• Join over 1.2 million students every month
  • Accelerate your learning by 29%
  • Unlimited access from just £6.99 per month

Ulysses by Tennyson.

Extracts from this document...

Introduction

Ulysses By Tennyson Lord Alferd Tennyson presents to us in the poem "Ulysses" an old sailor, a warrior and a king who is in retrospection on his experiences of a lifetime of travel. Ulysses' old age and strong will causes him to be restless and unable to be comfortable at home. He chooses a life of travel over his family because that is what he knows best. Because of his faults, we identify with his character. As a result, Ulysses attempts to go on to face a new but familiar journey, not knowing if it would be his last. By connecting with Ulysses' courage he awakens the heroic spirit in all of us. At home Ulysses is unable to adjust to old age. ...read more.

Middle

/ Most blameless is he, centered in the sphere / Of common duties, decent not to fail / In offices of tenderness, and pay / Meet adoration to my household gods, / When I am gone. He works his work, I mine" (Lines 33-43). Being a life long traveler prevented Ulysses from learning any of the responsibilities of being a father and a husband. Instead, he was traveling abroad consoling with kings, generals and gods, traveling to "cities of men / And manners, climates, councils, governments"(Lines 13-14). The only thing he gained from his travels was the unending quest for more. Retiring home is an unsatisfying dull life, which is impossible for Ulysses bear. After all the battles and fame he has won Ulysses realizes his old age and feels required to "pause, to make and end, / To rust unburnished, not to shine in use! ...read more.

Conclusion

smite/The sounding furrows; for my purpose holds/To sail beyond the sunset, and the baths/ Of all the western stars, until I die./It may be the gulfs will wash us down:/It may be we shall touch the Happy Isles." (Lines 56-61). Tennyson seals the bond to the readers and gives us a sence of connection to Ulysses courageous mission. We are left with the encouraging idea that no matter how old we might be physically the soul lives on. "We are not now that strength which in old days/Moved earth and heaven, that which we are, we are-/One of equal temper of heroic hearts, /Made weak by time and fate, but strong in will /To strive, to seek, to find, and not to yield." (Lines 66-70). This awakens the hero at heart for everyone and makes us feel proud and motivated to take on life. ...read more.

The above preview is unformatted text

This student written piece of work is one of many that can be found in our AS and A Level Alfred Lord Tennyson section.

Found what you're looking for?

  • Start learning 29% faster today
  • 150,000+ documents available
  • Just £6.99 a month

Not the one? Search for your essay title...
  • Join over 1.2 million students every month
  • Accelerate your learning by 29%
  • Unlimited access from just £6.99 per month

See related essaysSee related essays

Related AS and A Level Alfred Lord Tennyson essays

  1. Marked by a teacher

    A later poet said 'Old men ought to be explorers'. What do you think ...

    3 star(s)

    If you want calm and ripe wisdom, go to middle age'. So, although they may have their physical hindrances, forgetfulness and foolishness sometimes, these faults can also be found in youth and there are many qualities that can usually only be found in the aged.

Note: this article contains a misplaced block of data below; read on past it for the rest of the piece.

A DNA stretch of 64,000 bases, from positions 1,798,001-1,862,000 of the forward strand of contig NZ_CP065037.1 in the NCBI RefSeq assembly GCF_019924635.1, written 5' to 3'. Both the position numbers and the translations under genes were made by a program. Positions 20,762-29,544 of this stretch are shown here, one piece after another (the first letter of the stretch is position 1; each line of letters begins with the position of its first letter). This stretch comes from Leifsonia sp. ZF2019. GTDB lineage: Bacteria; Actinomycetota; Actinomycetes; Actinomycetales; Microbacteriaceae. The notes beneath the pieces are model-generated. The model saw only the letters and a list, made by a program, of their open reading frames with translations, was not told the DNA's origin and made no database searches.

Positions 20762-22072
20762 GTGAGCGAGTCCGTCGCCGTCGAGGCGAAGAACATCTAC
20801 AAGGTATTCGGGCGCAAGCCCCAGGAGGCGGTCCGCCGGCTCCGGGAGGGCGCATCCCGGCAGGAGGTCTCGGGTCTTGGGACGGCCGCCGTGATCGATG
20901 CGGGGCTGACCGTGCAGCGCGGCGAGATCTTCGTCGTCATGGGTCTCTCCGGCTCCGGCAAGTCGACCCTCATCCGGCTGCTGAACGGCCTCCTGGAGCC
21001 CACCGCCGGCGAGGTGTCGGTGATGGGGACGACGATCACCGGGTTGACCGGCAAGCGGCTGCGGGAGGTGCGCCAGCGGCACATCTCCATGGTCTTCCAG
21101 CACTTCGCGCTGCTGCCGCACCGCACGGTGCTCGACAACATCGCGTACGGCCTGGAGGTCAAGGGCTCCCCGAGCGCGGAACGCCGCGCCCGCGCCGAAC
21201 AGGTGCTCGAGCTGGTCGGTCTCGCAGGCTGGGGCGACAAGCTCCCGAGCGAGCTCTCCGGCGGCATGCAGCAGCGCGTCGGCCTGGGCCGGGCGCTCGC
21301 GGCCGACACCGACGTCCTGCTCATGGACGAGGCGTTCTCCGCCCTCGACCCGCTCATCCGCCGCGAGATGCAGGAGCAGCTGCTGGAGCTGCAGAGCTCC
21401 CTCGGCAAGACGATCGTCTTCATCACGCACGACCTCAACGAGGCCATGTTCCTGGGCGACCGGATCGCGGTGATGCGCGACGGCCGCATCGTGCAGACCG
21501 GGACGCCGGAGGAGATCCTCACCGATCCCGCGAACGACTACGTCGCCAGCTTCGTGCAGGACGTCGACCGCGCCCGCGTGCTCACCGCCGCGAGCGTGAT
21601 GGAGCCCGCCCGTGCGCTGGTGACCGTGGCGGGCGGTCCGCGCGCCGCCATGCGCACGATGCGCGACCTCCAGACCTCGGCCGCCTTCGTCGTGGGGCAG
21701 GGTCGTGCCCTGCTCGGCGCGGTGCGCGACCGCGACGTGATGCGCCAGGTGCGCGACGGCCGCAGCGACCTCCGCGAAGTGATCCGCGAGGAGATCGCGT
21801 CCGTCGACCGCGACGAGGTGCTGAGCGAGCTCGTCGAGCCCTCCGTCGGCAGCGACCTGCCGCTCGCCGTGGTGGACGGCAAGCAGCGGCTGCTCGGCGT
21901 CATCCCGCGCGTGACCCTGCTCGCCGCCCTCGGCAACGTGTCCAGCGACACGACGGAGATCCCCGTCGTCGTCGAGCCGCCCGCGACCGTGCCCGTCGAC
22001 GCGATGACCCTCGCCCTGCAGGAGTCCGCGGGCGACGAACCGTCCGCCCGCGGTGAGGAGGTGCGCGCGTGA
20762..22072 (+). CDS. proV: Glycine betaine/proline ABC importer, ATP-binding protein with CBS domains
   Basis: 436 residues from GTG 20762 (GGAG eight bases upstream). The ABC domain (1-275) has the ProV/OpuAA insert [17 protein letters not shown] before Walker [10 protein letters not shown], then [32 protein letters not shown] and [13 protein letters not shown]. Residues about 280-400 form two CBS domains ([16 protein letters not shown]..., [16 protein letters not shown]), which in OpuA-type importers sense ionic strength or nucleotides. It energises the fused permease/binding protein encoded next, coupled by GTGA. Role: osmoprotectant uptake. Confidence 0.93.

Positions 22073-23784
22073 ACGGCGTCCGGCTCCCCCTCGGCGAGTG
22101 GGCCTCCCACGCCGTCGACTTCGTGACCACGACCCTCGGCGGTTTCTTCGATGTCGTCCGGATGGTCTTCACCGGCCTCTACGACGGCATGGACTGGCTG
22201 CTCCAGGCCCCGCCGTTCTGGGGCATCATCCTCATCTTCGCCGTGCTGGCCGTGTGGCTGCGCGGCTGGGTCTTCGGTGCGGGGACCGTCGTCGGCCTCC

2. Peer reviewed

    Look again at Ulysses and write about Tennysons narrative techniques

    5 star(s)

    bound of human thought", the simile of celestial permanence being juxtaposed against its own "sinking" possibly revealing an acceptance of his plausibly misguided nature, and the exaggeration of "utmost bound of human thought" showing the foolishness in his wants, or simply highlighting the zealous heroism that runs throughout the poem.

  1. Peer reviewed

    "What are the poetic skills Tennyson uses in his narrative poems?"

    3 star(s)

    "All the world wonder'd" (stanza 6 line 3) Tennyson has also used onomatopoeia to liven up the battle scenes, "Flash'd all their sabres bare, Flash'd as they turned in air" (stanza 4 line 1-2) A use of metaphor can also be seen throughout the poem.

  2. Why does Alfred Lord Tennyson Make Arthurian world look like the Golden Age?

    The mention of religion in "Sir Lancelot and Queen Guinnevere" is very little directly but by this poem's theme of nature, it tells us the hard duties of a knight of the Round Table and how these duties can be a burden.

  1. Discussing 'Mariana' and 'The Lady of Shallot' by Alfred lord Tennyson.

    by itself, it needs Mariana to help it so it can be free just like Mariana needs her lover to return and free her from her longing. This is a sharp contrast to the way the tower and Camelot are described in 'the lady of shallot'.

  2. Tennyson, We can not live in art

    -it races her further and further from hope, yet all around her is slowing down and petrifying- all combine to give the negative impression that sensation in the poem is a product of misery and depression, an introverted phenomenon born out of lonely solitude as opposed to the beautiful, vital spark of Hallam's theory.

  • Over 160,000 pieces
    of student written work
  • Annotated by
    experienced teachers
  • Ideas and feedback to
    improve your own work